An investigation by the Associated Press (AP) has found that drug companies raise prices more often than they lower them, a trend that has been consistent through the first seven months of 2018. Calls from President Donald Trump for drug companies to voluntarily lower prices have had only a modest effect.
Researchers analyzed data about price changes over the first seven months of each year from 2015 through 2018, totaling 26,176 price changes. While 2018 saw fewer price increases than past years, companies still hiked prices 96 times for each reduction this year.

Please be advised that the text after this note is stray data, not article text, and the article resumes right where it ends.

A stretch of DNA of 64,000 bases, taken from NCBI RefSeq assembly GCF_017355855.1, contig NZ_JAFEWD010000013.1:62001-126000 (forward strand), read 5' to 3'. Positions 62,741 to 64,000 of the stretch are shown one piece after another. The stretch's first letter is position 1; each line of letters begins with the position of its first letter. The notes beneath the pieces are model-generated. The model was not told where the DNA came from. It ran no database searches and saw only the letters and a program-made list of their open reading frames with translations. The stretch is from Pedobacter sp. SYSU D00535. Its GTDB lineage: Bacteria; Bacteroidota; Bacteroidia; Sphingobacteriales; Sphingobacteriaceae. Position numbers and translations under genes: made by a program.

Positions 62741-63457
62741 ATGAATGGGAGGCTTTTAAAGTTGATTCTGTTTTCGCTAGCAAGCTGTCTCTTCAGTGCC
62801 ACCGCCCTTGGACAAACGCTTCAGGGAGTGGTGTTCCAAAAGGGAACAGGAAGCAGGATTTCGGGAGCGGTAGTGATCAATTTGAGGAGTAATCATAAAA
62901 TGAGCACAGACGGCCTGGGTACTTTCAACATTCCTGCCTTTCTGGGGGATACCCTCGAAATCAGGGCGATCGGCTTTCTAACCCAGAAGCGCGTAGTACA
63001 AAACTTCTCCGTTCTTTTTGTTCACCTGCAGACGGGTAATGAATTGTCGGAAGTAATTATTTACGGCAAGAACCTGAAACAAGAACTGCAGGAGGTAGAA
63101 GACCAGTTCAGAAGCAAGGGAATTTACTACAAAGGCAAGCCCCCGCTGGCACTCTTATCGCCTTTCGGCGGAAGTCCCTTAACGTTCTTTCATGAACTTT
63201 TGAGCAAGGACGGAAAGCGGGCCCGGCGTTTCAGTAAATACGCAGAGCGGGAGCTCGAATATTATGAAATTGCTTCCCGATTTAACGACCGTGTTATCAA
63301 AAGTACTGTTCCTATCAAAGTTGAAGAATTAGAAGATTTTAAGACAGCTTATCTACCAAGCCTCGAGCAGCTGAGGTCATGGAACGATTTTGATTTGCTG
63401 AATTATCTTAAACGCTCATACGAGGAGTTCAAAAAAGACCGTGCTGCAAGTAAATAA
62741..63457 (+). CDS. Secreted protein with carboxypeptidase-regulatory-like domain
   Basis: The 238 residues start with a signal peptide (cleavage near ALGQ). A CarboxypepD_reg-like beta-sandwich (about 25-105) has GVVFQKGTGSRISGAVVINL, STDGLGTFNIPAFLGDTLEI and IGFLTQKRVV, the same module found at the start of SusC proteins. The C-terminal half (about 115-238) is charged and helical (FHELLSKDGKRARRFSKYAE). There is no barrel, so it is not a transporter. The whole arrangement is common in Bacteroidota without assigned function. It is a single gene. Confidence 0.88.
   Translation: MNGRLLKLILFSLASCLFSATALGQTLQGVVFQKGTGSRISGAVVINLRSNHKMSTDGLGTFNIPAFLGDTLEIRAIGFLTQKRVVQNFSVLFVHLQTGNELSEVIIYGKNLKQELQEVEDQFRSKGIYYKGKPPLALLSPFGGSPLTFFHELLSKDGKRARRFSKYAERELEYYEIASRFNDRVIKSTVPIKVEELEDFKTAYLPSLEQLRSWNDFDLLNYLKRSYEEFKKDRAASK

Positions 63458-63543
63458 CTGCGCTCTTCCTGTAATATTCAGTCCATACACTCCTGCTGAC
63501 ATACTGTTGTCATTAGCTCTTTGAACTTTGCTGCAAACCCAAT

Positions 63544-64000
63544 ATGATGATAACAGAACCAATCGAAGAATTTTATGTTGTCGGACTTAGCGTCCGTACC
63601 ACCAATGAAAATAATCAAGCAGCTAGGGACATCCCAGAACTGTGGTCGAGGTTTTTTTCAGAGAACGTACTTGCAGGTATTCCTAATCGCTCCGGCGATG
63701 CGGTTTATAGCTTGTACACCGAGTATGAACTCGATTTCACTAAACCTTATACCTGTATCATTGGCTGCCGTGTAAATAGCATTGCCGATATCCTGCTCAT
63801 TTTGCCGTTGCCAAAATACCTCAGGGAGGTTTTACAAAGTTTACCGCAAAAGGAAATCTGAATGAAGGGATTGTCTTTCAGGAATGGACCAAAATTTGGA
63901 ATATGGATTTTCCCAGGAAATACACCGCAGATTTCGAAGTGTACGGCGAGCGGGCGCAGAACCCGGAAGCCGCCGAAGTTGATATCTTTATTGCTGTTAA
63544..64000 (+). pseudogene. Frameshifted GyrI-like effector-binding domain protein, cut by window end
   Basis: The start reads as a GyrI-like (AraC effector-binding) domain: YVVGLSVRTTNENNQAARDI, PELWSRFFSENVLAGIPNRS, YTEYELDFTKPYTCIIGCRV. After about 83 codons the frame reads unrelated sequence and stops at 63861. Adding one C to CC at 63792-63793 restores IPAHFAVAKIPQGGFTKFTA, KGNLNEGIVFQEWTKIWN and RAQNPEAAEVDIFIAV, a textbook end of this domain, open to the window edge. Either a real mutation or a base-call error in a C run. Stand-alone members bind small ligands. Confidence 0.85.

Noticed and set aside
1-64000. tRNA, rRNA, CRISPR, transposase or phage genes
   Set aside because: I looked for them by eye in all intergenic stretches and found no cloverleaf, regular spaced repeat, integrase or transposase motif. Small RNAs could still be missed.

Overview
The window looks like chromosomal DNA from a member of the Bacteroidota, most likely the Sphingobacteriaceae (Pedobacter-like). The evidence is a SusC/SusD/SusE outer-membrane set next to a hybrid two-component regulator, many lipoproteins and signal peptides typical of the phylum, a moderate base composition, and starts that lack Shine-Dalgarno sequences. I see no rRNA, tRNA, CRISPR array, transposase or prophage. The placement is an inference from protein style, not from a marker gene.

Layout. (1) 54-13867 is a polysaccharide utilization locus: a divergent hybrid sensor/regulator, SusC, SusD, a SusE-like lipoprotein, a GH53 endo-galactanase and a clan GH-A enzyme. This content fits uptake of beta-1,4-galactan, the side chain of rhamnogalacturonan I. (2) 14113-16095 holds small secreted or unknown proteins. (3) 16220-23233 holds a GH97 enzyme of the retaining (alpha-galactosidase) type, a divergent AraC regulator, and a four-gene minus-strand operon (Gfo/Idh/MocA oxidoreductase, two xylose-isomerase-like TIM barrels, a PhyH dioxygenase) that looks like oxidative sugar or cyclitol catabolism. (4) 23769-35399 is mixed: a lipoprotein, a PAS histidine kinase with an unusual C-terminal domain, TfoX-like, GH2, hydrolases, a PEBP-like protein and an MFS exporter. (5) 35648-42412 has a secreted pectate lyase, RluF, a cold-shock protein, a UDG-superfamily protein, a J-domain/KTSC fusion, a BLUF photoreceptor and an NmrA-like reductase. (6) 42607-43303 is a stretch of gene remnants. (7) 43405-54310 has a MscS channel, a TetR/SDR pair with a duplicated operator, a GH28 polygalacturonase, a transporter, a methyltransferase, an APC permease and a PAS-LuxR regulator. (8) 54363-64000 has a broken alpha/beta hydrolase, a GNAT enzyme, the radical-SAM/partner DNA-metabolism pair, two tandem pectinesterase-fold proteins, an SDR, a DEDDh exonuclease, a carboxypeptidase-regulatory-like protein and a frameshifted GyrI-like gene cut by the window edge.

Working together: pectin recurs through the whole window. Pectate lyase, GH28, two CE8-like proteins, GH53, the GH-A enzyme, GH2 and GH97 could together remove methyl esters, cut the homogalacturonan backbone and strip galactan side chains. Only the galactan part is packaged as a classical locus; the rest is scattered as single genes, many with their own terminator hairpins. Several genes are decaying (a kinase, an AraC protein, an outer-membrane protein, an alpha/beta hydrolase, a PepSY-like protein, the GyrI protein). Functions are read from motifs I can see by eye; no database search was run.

Drug price reductions were more common in June and July of this year than over the same two months in past years, likely resulting from the Trump administration’s May 2018 demand that pharmaceutical companies immediately begin reducing prices. However, price increases were still 16 times more common than decreases.
Though the administration has encouraged drug manufacturers to lower prices on their own, U.S. Secretary of Health and Human Services Alex Azar stressed that the department also is pursuing other avenues. “I am not counting on the altruism of pharma companies lowering their prices,” Mr. Azar told the AP, pointing to strategies such as increasing generic competition and leveraging government health plans’ negotiating power.